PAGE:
Your article “Overdosed” in the Feb. 20 issue was accurate and well-researched, and it is a story that has played out across the nation. As a recently retired general practitioner in Palmer, Alaska, I had 41 years of practice to witness the formation of our addicted, chronic-pain and disability culture. More and more patients require huge amounts of opioids for pain control following surgery due to their extremely high tolerance to painkillers.
Back in 1974, when I started practice in the then-mostly rural and agricultural community of Palmer, we saw our occasional Valium, Quaalude, Demerol and amphetamine diet-pill seekers, but nothing of the magnitude seen today. Pain as the “fifth vital sign” came into existence along with the expectation of reducing all pain, usually with opioids. In the ’70s, there weren’t the megadose pain-clinic pill mills, just a few doctors with the reputation of being loose prescribers.
Unethical doctors have seen good money in pill-mill storefront pain clinics with their “pain contracts,” urine drug tests and monthly clinic visits. Little policing has been done by the DEA or our state medical board, except in severely egregious cases. Perhaps the best solution given our present pro-business and anti-consumer protection administration is for Big Pharma and the associated enabling organizations to face the individual and class action suits that Big Tobacco experienced. Awards may help the already addicted with detox and rehab, but those facilities are in short supply. I’m willing to bet that these facilities will become the next big money-making project for a new for-profit industry, with enough desperate families with financial means or insurance coverage wanting to help their addicted loved ones. Of course, prescribing habits of all providers need to be reined in. We’ve contributed to the problem, knowingly or not, with our own prescription pads.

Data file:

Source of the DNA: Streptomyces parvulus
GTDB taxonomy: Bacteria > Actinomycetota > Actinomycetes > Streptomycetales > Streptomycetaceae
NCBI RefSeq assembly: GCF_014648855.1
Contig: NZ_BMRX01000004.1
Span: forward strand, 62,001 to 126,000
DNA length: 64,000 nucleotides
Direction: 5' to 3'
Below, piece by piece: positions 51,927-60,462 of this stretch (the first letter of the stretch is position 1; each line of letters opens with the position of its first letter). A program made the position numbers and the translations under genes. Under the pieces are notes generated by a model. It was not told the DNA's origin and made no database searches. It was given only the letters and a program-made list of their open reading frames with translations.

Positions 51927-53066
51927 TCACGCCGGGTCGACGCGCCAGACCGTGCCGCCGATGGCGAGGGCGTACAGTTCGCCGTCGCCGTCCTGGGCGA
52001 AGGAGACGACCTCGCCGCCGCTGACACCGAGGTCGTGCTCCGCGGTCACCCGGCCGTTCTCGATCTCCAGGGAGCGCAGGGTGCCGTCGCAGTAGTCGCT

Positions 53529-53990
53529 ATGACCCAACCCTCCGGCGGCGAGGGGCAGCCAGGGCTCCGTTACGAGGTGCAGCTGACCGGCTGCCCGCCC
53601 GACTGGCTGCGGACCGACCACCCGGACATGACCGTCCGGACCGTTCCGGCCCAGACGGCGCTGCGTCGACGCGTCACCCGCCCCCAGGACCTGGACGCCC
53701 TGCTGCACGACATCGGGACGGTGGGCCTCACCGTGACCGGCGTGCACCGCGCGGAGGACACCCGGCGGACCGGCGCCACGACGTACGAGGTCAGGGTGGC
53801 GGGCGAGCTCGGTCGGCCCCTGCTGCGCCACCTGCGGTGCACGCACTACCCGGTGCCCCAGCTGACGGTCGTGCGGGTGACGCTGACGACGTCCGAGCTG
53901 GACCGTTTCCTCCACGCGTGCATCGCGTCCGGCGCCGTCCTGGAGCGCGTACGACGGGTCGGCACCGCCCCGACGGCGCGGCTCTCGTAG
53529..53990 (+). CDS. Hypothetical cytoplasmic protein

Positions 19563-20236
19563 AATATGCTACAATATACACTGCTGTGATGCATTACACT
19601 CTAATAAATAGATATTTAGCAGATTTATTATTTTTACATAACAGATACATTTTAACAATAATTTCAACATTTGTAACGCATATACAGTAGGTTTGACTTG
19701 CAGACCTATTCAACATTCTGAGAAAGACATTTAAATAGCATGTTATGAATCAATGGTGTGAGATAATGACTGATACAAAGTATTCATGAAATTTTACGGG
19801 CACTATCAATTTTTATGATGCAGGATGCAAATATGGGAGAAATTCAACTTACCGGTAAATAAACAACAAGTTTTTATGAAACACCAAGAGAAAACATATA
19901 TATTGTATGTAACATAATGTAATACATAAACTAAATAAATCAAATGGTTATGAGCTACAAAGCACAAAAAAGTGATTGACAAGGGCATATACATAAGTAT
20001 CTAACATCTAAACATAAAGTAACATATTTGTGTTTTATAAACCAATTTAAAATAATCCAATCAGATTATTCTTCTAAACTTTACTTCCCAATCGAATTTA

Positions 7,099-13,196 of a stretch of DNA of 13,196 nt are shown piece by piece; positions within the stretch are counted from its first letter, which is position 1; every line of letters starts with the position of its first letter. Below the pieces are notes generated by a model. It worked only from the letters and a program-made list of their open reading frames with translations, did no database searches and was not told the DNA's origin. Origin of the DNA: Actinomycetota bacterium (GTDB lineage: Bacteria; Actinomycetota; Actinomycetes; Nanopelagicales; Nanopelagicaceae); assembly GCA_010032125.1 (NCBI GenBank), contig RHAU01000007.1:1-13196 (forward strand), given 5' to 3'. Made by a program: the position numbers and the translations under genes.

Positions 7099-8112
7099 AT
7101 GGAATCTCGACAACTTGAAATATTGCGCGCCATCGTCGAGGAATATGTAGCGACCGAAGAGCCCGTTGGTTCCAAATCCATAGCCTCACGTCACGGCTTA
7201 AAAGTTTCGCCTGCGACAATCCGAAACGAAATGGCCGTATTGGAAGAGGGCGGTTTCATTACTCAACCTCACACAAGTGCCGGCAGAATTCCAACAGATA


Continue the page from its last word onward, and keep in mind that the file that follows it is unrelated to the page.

David P. Werner, MD